Peaceful retreat with quirks of art

View from the luxury cave that is among 17 accommodation units, mostly thatched-roof cottages, to be found at Antbear Lodge in the Drakensberg. Pure enchantment!

BILLY SUTER visits Antbear Lodge in the Drakensberg, near Estcourt, and finds a peaceful retreat with great food, magnificent views and delightfully quirky artistic flourishes. All of this was embellishment to a bucket-list moment – a night in a luxury cave with a private, three-course meal served on its deck.

CARVED, gnarled wooden hands on a pub wall clasp a coffee bean-shaped wooden cupboard housing an expresso machine. Nearby, a giant wood and glass rooster fills the full width and depth of one of the large windows in a diningroom.

In the large diningroom are several individually unique, ornate wooden chandeliers, laced with fairylights, showcasing candles in colourful cups or tin mugs. All the light-wood tables and chairs are quirky and hand-made.

The Antbear Lodge building accommodating reception, the diningroom and kitchen, an upstairs lounge, a basement children’s play area and a covered deck (right) offering spectacular views.

A few steps away from the diningroom, a wide, winding wooden staircase – leading to a spacious lounge dominated by a magnificent, sun-shaped stained glass window – overlooks a reception desk.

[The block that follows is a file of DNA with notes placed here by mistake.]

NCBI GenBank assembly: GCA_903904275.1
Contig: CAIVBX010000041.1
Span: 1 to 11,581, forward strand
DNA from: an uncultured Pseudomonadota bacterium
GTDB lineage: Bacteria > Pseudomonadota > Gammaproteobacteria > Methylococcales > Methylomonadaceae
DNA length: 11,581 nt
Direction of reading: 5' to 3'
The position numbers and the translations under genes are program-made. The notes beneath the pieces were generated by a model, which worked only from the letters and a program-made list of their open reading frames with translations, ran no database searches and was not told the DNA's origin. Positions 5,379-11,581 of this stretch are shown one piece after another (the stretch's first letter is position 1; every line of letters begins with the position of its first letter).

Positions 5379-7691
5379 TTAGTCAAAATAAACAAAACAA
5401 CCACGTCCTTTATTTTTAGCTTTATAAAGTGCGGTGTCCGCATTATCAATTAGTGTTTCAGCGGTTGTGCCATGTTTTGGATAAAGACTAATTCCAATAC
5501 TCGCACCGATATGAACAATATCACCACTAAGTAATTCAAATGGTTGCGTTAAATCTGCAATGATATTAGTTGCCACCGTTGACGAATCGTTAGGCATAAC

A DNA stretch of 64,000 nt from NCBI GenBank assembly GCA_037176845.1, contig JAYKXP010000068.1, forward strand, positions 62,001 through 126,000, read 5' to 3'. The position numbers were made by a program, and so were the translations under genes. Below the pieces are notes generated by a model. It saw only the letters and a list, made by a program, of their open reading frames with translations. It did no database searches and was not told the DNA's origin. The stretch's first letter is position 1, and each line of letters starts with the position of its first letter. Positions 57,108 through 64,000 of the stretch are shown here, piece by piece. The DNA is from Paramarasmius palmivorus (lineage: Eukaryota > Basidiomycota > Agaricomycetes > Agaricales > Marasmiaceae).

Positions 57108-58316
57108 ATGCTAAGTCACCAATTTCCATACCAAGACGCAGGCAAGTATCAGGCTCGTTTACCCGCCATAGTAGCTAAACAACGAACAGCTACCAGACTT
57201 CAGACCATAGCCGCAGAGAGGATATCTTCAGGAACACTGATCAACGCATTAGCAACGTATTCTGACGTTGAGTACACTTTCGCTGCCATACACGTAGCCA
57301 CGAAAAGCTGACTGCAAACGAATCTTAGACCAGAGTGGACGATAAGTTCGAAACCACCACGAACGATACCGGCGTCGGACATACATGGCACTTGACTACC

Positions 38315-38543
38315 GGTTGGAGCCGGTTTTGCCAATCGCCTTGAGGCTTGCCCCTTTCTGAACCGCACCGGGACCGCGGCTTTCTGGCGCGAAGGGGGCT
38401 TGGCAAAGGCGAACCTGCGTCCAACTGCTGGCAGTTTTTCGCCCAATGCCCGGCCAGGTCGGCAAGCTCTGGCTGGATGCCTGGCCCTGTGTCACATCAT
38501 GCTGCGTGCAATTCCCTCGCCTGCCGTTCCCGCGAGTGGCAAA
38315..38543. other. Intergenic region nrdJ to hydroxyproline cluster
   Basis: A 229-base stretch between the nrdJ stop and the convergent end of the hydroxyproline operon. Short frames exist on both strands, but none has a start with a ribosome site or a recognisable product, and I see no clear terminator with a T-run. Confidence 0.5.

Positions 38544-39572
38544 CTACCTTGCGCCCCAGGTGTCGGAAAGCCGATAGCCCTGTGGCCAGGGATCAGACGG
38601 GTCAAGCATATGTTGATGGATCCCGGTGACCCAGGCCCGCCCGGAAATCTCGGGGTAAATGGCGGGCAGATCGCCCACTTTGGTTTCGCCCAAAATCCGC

The reception desk is alongside a wall featuring a towering artwork depicting a tree whose snaking branches are created with mirrored mosaics. Under that are restrooms tucked behind curved, novel, layered-wood ‘screens’.

It’s all very cheerful. Very unique indeed. And it’s but one small part of the wonderful, whimsical, sprawling world that is the must-visit Antbear Lodge, nestled not far from  Estcourt, in the Drakensberg, and offering terrific views above the Bushman’s River valley.

It is a beguiling and notably different getaway spot for those seeking some quiet time – far from the madding crowd and run by amiable and efficient staff. And on a clear day you can see forever – well, certainly a spectacular view across the Drakensberg Mountains, most prominently of White Mountain, Giants Castle and, on a good day, even the Amphitheatre some 120 km away.